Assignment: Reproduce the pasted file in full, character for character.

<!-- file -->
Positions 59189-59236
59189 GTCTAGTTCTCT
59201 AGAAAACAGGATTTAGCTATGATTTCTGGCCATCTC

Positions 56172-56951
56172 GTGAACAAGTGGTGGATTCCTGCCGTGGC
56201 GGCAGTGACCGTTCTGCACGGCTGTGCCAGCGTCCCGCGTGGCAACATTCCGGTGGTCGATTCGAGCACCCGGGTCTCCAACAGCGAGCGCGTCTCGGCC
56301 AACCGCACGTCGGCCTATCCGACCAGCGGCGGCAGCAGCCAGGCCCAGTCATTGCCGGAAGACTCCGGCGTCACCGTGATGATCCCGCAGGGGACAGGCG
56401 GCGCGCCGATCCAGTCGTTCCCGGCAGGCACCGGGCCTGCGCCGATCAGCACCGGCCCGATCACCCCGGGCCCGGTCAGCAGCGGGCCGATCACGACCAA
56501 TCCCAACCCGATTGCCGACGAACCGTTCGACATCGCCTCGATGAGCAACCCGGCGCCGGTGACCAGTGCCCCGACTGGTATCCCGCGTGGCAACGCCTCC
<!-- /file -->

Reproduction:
Positions 59189-59236
59189 GTCTAGTTCTCT
59201 AGAAAACAGGATTTAGCTATGATTTCTGGCCATCTC

Positions 56172-56951
56172 GTGAACAAGTGGTGGATTCCTGCCGTGGC
56201 GGCAGTGACCGTTCTGCACGGCTGTGCCAGCGTCCCGCGTGGCAACATTCCGGTGGTCGATTCGAGCACCCGGGTCTCCAACAGCGAGCGCGTCTCGGCC
56301 AACCGCACGTCGGCCTATCCGACCAGCGGCGGCAGCAGCCAGGCCCAGTCATTGCCGGAAGACTCCGGCGTCACCGTGATGATCCCGCAGGGGACAGGCG
56401 GCGCGCCGATCCAGTCGTTCCCGGCAGGCACCGGGCCTGCGCCGATCAGCACCGGCCCGATCACCCCGGGCCCGGTCAGCAGCGGGCCGATCACGACCAA
56501 TCCCAACCCGATTGCCGACGAACCGTTCGACATCGCCTCGATGAGCAACCCGGCGCCGGTGACCAGTGCCCCGACTGGTATCCCGCGTGGCAACGCCTCC